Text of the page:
The latest list grants 26 full pardons and commutes all or part of the sentence of three additional individuals, after Trump on Tuesday issued 15 pardons and five commutations. Among those pardoned yesterday were two former Republican members of Congress, two targets of special counsel Robert Mueller's Russia investigation, and four military contractors convicted in the 2007 killing of more than a dozen unarmed Iraqi civilians. Last month, Trump pardoned Michael Flynn, his first national security adviser.

Paul Manafort received the toughest sentence of any Trump associate entangled in special counsel Robert Mueller's investigation into Russian interference in the 2016 election. Manafort, who has a long roster of foreign clients and has worked for many Republican presidential candidates -- including George H. W. Bush and Ronald Reagan -- was charged and found guilty of multiple counts of false income tax returns, failure to file reports of foreign bank accounts, and bank fraud related to activity from before he joined the Trump campaign. He was sentenced by a federal judge to seven years but was released to home confinement in early 2020 due to the COVID-19 pandemic. Manafort joined the Trump campaign in March 2016 as the campaign's convention manager. He served as Trump's campaign chairman from May 2016 until he resigned in August 2016.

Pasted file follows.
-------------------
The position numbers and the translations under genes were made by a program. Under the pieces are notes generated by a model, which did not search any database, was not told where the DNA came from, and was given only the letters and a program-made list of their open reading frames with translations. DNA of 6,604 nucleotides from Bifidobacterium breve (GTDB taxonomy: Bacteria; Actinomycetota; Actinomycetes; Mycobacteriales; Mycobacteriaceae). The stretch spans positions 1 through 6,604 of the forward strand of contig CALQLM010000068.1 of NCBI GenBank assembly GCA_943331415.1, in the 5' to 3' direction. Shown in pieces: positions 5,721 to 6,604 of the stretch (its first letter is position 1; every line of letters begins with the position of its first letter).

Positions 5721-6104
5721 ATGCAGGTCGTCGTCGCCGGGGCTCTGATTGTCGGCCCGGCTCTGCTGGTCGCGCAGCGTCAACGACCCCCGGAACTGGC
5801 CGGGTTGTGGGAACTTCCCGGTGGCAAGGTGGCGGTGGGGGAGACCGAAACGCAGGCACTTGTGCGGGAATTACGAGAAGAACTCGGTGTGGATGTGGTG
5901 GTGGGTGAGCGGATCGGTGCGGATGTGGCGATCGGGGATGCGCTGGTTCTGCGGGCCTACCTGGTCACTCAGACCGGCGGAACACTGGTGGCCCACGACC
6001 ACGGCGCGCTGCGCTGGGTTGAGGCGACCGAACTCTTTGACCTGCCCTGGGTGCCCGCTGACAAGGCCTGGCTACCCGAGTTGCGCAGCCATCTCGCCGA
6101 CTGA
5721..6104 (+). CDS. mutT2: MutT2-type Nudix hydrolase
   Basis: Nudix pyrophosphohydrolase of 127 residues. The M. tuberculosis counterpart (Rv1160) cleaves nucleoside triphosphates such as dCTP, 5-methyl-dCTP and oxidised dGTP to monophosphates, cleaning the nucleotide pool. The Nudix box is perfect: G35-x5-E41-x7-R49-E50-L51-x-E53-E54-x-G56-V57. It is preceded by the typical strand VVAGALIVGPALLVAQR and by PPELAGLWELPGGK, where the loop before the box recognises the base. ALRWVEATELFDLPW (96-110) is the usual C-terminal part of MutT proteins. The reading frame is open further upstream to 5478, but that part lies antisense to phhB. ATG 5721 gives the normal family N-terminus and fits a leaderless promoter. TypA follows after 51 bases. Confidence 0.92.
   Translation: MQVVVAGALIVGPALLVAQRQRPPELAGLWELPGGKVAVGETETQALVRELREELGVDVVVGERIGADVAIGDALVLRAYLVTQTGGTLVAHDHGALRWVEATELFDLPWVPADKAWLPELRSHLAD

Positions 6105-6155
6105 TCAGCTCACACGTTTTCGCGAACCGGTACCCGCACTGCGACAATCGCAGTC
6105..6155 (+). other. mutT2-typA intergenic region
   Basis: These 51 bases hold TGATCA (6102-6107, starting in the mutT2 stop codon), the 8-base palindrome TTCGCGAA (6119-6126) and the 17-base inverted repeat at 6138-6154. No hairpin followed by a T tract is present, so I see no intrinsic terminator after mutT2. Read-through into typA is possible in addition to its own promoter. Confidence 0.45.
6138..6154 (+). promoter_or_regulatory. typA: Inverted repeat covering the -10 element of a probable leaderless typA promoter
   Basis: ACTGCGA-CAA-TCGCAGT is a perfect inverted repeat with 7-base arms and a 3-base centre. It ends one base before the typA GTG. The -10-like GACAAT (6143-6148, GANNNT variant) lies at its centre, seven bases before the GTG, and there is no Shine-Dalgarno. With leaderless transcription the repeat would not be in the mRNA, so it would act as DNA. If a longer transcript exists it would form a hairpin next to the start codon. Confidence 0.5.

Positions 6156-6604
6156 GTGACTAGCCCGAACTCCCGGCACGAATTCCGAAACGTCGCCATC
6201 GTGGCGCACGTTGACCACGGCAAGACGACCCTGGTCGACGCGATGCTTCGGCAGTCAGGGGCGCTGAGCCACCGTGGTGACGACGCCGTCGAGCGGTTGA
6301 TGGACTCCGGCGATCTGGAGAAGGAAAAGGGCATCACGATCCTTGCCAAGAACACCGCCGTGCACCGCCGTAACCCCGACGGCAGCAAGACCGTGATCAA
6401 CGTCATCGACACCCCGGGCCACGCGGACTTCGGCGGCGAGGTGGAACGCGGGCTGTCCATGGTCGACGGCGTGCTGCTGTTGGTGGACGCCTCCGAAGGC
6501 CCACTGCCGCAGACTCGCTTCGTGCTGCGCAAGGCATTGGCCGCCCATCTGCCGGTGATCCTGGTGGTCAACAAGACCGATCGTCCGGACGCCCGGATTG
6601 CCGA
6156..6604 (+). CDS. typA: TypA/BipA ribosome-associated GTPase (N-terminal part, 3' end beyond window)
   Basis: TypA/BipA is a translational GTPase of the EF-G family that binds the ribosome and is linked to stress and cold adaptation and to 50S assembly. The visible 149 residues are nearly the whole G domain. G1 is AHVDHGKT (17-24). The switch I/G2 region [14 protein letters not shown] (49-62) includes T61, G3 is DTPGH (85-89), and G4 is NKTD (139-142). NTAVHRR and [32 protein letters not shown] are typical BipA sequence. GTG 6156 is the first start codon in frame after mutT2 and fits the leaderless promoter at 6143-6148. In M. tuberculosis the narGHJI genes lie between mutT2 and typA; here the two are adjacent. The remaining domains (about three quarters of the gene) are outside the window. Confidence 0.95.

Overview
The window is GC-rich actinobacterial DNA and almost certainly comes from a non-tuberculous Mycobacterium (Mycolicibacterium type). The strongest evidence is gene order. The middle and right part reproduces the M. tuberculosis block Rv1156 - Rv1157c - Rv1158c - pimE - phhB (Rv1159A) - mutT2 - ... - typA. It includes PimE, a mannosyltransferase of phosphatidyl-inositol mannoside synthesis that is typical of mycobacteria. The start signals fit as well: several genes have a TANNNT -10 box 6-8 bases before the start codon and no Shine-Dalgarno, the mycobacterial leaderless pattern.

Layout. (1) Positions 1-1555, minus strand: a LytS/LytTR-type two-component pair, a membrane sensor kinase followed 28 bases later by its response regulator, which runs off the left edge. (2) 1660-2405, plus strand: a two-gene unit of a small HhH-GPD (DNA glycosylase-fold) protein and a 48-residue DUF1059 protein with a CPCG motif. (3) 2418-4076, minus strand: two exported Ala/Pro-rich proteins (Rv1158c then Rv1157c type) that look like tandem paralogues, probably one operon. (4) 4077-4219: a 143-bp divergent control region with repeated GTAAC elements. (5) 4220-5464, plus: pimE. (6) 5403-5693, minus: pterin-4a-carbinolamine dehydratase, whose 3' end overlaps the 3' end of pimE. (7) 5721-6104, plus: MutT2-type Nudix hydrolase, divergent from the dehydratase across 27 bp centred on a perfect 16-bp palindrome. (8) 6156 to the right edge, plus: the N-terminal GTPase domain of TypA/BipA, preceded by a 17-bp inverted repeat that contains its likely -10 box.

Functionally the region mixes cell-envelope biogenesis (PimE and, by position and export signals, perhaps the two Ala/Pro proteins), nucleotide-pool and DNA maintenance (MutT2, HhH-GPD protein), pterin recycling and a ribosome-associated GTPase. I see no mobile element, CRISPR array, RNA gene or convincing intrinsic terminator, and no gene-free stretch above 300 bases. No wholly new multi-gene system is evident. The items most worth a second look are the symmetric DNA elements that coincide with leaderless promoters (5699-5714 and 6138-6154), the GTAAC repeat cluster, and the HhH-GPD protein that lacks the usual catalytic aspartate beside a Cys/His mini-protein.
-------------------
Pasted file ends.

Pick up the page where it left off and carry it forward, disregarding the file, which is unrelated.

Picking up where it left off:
"Mr. President, my family and I humbly thank you for the Presidential Pardon that you bestowed on me today. Words cannot adequately convey how grateful we are," Manafort said in a statement following the pardon. "History will record that your Presidency accomplished more in 4 years than any of your modern-day predecessors. You truly did 'Make America Great Again.'"

Roger Stone - a former campaign adviser to Donald Trump - had his 40-month prison sentence commuted in July by the president, days before he was scheduled to report to a federal penitentiary. The self-described political "dirty trickster" was charged and convicted on a seven-count indictment of obstructing justice, witness tampering and multiple counts of lying to Congress in special counsel Robert Mueller's investigation into Russian meddling in the 2016 presidential election. Trump's full pardon nullifies Stone's conviction entirely.

"On behalf of my family and myself, I wish to praise God and give my deepest thanks to President Donald J. Trump for his extraordinary act of justice in issuing me a presidential pardon, " Stone said in a statement following the announcement.

Charles Kushner, the father of President Trump's son-in-law, Jared Kushner, pleaded guilty in 2005 to tax evasion, witness tampering and making illegal campaign contributions. He was sentenced to two years in prison but served only 14 months of that term. A nasty argument between Charles Kushner and his brother Murray led to charges of violations of campaign-finance rules as part of the same case. That led prosecutors to open an investigation into Charles' conduct. Charles then tried to keep his sister from cooperating with prosecutors by setting up her husband with a prostitute, recording the encounter, and then threatening her with it. But that backfired when the sister handed over the tape. The elder Kushner had been one of the New York-New Jersey area's leading Democratic donors and a key backroom political player in the late 1990s and early 2000s.

0